August 2009 Archives

August 25, 2009

Michael Jackson's Death Ruled a Homicide

The L.A. County Coroner has ruled Michael Jackson's death a homicide. Many people confuse homicide with murder, but the term homicide refers to any killing of one person by another, legal or not. Thus, a homicide includes killings done in self-defense. All murders are homicides, but certainly not all homicides are murders.

The coroner's ruling that Michael Jackson's case was a homicide does not mean that someone will be charged with murder.  It's far more likely that at least one of Jackson's doctors will be charged with involuntary manslaughter.  This would require a prosecutor to prove that a doctor's gross negligence in medicating Jackson caused his death.

The most likely defendant is Dr. Conrad Murray, who apparently administered the combination of drugs that caused Jackson's death.  If so, one can feel sorry for Dr. Murray.  Over the years, countless doctors probably helped Jackson abuse drugs.  Poor Dr. Murray had the bad luck to be Jackson's doctor when his body was unable to survive the latest dose.  

August 20, 2009

Warrantless Car Searches Under "Arizona v. Gant"

In its 2009 decision in Arizona v. Gant, the US Supreme Court decided that under the 4th Amendment, police officers cannot use an arrest as a reason to make a warrantless search of a suspect's car unless the police reasonably believe that the car contains crime-related evidence. How often Gant forces arresting officers to obtain search warrants before searching cars depends on how liberally judges interpret the word "reasonably."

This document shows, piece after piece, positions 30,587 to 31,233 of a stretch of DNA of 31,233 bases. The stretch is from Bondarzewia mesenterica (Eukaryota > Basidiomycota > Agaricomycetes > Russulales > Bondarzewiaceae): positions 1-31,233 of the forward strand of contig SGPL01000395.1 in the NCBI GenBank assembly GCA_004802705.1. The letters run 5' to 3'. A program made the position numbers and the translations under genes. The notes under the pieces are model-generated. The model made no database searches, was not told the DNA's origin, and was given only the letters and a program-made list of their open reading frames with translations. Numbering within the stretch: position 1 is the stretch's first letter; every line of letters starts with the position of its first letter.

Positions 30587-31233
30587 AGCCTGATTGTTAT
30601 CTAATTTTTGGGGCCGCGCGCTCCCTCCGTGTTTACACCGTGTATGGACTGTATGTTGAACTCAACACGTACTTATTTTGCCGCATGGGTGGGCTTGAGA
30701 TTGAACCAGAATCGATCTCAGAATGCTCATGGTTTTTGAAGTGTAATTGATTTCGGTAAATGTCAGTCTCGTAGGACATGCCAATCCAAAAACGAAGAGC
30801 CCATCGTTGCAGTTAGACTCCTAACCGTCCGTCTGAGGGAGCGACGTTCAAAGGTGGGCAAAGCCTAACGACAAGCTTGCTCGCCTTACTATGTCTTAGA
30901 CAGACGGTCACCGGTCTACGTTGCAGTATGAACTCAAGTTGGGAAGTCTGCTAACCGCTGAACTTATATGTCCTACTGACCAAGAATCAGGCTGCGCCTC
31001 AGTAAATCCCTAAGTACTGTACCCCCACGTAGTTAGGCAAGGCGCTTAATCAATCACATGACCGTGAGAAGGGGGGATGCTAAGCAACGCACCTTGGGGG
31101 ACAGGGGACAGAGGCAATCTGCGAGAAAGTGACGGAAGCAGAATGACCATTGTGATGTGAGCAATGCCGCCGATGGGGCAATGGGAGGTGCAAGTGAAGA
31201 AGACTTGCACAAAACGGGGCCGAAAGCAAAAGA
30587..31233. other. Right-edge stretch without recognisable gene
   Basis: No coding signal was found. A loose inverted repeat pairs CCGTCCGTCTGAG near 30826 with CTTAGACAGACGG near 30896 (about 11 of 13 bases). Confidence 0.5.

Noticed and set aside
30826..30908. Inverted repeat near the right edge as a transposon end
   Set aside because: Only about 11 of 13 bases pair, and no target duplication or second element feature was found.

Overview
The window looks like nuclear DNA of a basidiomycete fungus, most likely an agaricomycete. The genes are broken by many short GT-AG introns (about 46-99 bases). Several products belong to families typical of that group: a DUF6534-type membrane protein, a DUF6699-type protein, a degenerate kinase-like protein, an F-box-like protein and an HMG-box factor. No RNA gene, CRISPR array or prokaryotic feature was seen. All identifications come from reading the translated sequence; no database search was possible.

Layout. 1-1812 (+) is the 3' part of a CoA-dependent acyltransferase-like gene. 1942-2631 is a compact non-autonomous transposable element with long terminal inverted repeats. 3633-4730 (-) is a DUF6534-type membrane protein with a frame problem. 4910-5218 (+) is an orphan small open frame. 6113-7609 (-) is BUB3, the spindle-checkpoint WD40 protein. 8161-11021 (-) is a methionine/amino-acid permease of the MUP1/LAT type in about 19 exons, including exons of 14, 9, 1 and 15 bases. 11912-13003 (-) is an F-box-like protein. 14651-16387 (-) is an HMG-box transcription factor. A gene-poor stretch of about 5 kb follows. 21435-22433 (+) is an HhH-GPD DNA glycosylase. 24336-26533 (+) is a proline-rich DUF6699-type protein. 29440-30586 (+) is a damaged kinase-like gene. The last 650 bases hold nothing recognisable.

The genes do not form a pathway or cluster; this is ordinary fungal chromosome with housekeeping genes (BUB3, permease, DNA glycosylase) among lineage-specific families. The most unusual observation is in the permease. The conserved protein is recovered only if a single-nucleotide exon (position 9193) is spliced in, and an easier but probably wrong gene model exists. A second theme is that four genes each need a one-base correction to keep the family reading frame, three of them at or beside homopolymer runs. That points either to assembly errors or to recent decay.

The 2009 California case of People v. Osborne suggests that judges will cut police officers a lot of slack In that case, police officers pulled Osborne's car over. They searched Osborne, found a loaded gun in his pocket and arrested him for the crime of being a felon in possession of a gun.  The officers then searched Osborne's car, found a cache of illegal drugs inside, and added drug distribution charges to the list of Osborne's problems.  Osborne asked the court to dismiss the drug charges, arguing that the officers had no right to search his car without first obtaining a search warrant.

Osborne lost.  The court ruled that the weapons charge justified the car search.  The officers could reasonably believe that the car might contain additional evidence of the crime of being a felon in possession of a gun, such as bullets or a holster.    

If other courts interpret Gant as the Osborne court did, Gant won't prevent many warrantless car searches.  Police officers probably won't be able to justify warrantless searches based on traffic offenses such as speeding.  After all, what additional evidence of speeding could a car possibly contain?   An accelerator pedal?  But when arrests are based on something other than a traffic offense, police officers should have little trouble identifying crime-related evidence that they thought they might find in the car.